Children in Victoria will have access to 30 hours across five days of play-based learning each week before the first year of school under a significant change in tandem with NSW.
The extra hours will see four-year-old kinder transition to pre-prep.
The program will be free but is not mandatory and will be delivered through kinder and day care.
The new program will focus on a child’s “growing and learning” to give them “the skills they need for school” and life.
Three-year-old kinder will be free beginning next year and is already rolling out across the state, with families accessing 15-hours of learning each week.
In a joint statement on Thursday, Premier Daniel Andrews and NSW Premier Dominic Perrottet said the change would benefit “hundreds and thousands” of working families across both states.
“These massive reforms are about setting our kids up for the future and investing in women, who for far too long have had to do far too much,” Mr Andrews said.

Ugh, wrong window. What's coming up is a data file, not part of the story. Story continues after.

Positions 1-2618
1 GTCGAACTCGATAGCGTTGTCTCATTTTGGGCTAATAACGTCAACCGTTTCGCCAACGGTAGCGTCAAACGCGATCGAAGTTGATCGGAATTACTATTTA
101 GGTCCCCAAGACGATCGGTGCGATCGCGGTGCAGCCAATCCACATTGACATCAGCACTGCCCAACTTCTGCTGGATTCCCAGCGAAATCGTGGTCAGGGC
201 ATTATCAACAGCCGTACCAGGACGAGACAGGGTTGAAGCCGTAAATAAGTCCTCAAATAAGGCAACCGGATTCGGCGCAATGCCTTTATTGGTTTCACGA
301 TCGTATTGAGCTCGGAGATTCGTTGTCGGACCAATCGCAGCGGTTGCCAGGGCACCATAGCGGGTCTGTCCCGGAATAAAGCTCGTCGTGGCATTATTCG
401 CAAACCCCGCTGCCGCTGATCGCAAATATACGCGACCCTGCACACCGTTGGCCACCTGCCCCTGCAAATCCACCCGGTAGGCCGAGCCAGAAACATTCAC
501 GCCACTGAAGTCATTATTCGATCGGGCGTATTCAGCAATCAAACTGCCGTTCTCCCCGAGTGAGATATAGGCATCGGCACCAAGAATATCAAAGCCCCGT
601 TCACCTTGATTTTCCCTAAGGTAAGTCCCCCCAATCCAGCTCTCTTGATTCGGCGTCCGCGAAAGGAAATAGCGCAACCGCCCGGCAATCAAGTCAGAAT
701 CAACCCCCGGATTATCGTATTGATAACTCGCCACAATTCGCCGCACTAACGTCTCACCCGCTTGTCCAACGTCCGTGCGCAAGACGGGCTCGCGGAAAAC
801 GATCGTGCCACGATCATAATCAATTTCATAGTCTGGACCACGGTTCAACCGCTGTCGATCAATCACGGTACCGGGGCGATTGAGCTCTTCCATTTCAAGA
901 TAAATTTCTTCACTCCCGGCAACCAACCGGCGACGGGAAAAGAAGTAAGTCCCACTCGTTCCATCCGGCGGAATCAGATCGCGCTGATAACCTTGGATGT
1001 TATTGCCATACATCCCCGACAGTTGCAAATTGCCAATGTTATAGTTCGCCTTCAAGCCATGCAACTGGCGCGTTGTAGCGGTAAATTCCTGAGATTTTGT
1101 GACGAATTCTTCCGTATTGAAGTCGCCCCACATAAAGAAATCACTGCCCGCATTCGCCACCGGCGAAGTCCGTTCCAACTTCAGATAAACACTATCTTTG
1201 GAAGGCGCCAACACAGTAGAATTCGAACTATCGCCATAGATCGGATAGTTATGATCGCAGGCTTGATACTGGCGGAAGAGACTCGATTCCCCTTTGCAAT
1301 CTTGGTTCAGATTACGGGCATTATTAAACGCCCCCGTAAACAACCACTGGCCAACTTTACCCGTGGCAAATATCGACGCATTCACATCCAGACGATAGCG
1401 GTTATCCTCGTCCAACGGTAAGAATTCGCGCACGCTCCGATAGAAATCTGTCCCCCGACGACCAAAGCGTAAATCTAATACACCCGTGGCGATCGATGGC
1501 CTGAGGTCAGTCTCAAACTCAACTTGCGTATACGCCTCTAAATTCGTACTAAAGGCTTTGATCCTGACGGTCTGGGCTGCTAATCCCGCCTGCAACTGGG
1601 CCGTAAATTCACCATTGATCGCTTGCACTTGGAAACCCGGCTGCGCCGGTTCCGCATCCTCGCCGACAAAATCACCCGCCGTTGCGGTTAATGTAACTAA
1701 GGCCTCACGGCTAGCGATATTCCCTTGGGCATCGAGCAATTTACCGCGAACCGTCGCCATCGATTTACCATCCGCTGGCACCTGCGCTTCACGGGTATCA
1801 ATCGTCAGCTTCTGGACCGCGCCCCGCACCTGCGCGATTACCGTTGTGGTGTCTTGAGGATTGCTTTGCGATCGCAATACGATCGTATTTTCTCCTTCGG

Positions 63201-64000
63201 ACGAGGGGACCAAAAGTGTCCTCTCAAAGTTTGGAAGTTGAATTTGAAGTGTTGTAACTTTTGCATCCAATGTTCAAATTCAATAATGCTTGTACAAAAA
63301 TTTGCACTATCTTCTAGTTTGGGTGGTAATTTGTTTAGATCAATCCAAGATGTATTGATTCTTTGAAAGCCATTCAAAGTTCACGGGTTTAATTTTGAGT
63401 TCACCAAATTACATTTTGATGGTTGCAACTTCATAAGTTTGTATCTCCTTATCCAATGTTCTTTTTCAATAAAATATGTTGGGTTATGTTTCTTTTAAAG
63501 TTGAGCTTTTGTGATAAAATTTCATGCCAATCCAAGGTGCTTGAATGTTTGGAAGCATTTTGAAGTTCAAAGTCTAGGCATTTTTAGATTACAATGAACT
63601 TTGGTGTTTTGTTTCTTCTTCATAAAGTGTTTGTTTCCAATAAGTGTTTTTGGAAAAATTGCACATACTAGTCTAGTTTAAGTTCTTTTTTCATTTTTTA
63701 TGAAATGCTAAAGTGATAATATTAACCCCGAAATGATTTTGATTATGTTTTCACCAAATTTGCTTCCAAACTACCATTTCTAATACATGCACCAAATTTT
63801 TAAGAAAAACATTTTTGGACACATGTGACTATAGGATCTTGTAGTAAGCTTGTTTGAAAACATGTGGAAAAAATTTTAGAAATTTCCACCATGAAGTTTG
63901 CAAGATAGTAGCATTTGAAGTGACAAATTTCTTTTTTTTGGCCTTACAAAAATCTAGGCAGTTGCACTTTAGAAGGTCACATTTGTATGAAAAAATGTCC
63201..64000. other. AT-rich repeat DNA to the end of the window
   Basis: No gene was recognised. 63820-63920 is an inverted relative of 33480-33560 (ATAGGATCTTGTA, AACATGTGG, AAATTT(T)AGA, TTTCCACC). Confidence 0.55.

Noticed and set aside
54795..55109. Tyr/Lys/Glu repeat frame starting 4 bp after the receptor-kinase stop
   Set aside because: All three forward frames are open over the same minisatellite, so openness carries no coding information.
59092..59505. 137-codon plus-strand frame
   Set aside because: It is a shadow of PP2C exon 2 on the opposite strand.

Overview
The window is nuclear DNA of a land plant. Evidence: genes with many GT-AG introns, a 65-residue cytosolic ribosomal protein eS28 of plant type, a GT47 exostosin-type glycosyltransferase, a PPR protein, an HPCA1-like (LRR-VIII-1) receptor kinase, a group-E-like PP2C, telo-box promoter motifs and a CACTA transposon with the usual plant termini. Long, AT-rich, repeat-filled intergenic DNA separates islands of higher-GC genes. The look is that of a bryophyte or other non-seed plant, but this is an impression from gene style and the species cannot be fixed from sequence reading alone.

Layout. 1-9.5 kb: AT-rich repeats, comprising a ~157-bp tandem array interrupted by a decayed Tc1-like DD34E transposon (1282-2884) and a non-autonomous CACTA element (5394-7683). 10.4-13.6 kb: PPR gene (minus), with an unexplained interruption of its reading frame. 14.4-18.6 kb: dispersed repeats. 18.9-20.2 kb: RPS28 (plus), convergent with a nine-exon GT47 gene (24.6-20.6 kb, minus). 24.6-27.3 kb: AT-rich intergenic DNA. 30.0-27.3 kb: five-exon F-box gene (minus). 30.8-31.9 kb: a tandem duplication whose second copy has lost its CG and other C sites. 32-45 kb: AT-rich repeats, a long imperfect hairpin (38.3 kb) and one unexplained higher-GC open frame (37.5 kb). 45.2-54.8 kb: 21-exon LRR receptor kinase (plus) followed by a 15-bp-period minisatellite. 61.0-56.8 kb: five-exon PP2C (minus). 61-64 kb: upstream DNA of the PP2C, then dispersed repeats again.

“These are big changes, but they just make sense, giving our kids the very best start in life and delivering early education and care that actually works for families.”
Minister for Early Childhood Ingrid Stitt said early education has a profound affect on a child’s development.
Early leaning organisation Thrive by Five said the changes would be life-changing for many families.
“The race to the top on significant early learning reform will be life-changing for children, women and families across Victoria and NSW,” Thrive by Five director Jay Weatherill said.
“It’s not just an incredible investment in children, this is an investment in better choices for women and families and will drive workforce participation and the economy.
“These early learning announcements show great leadership and open a door of opportunity for all state and Federal governments to work together for universally accessible, high-quality and affordable early childhood education and care.”